CD8+ T-cell Response Potential, as Determined by Expression of the High Affinity Interleukin-2 Receptor, in Murine AIDS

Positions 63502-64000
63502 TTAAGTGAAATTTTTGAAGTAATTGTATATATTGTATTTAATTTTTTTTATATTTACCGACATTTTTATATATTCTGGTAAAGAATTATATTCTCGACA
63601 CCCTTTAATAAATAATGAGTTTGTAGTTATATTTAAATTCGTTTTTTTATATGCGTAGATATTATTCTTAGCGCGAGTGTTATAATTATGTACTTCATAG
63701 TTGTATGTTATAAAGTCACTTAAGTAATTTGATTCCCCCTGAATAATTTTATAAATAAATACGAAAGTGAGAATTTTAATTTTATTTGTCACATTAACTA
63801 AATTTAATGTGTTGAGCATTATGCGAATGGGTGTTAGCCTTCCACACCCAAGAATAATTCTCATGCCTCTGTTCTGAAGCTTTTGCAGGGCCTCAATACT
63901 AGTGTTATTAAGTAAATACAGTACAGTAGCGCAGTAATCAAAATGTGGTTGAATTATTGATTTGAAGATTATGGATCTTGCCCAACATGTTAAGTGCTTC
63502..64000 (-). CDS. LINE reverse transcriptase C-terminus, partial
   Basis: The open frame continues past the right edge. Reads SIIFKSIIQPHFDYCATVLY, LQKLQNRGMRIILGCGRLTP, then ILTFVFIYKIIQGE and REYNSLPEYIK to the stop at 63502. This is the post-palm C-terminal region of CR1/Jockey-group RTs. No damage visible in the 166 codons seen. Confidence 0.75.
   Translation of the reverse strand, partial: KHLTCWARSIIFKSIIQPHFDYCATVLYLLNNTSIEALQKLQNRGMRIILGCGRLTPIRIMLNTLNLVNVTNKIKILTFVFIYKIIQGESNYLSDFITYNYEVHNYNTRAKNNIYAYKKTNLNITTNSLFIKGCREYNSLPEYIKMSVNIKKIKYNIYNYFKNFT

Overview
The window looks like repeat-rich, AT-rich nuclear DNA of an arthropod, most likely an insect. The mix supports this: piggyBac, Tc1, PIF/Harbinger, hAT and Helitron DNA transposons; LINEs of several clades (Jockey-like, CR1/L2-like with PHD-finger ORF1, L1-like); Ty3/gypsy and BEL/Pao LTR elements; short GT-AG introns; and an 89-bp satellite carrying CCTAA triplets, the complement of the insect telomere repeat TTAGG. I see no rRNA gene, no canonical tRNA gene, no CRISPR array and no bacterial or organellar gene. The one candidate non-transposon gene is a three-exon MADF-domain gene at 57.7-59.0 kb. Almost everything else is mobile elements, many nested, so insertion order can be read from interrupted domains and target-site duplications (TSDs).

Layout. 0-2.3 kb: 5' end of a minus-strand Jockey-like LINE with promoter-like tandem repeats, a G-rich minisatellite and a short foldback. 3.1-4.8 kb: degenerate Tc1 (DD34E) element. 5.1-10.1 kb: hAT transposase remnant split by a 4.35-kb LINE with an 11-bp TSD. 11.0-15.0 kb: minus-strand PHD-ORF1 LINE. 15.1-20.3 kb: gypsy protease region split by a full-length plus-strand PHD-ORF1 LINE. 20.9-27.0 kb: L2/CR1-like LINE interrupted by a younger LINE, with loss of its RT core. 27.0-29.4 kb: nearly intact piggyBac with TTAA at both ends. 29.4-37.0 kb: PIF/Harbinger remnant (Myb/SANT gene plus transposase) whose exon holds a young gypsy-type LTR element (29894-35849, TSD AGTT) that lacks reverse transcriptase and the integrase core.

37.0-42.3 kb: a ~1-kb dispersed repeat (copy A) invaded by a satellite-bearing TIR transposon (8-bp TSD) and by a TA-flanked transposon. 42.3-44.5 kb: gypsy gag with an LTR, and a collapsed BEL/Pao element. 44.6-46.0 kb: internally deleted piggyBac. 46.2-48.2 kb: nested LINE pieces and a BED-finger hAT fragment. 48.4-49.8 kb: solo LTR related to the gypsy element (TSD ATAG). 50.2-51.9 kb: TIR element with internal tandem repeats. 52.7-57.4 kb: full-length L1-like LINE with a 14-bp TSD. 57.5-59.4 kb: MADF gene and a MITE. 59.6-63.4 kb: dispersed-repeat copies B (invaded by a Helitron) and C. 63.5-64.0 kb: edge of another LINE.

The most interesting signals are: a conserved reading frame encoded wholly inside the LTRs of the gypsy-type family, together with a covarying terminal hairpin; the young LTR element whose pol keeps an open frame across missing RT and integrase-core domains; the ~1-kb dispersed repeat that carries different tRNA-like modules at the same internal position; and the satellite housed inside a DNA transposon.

Human immunodeficiency virus (HIV) and acquired immune deficiency syndrome (AIDS), which can follow infection with the virus, is a major health issue worldwide. Murine AIDS (MAIDS) is a model system used for the study of AIDS. By comparing the immune response to murine leukemia virus of MAIDS resistant and susceptible strains of mice, and making observations of the features of MAIDS, we can hopefully gain insight into ways of approaching treatment and prevention of HIV and AIDS in humans. Studies have shown that CD8+ T-cells are important for resistance to MAIDS and human AIDS, and it has been proposed that it is the level of CD8+ T-cell activation which is important (Makino et al., 1992; Tang et al., 1997). Interleukin-2 (IL-2) is one of the key cytokines involved in the activation of T-cells. Since CD8+ T-cells require a stronger IL-2 signal than CD4+ T-cells to be activated, they are more likely to be affected by decreases in levels of IL-2. T-cells can express both high and low affinity IL-2 receptors. The low affinity receptor expressed on naïve T-cells is comprised of two subunits, beta and gamma, while the high affinity receptor on activated T-cells is made up of the beta and gamma subunits, along with an alpha subunit (CD25). This study used flow cytometry to compare the number of CD8+ T-cells expressing high affinity IL-2 receptors in MAIDS susceptible and resistant mice. CD8+ T-cells were isolated from the spleen and stained with a fluorescently-labeled antibody specific to the high affinity-specific alpha subunit of the IL-2 receptor (CD25). Results indicate that BALB/c and C57BL/6 mice may have different expression patterns of CD25 on CD8+ T-cells following infection. In addition, the percent of spleen leukocytes expressing CD25 was found to be higher in 2-week infected C57BL/6 mice than in 2-week infected BALB/c mice.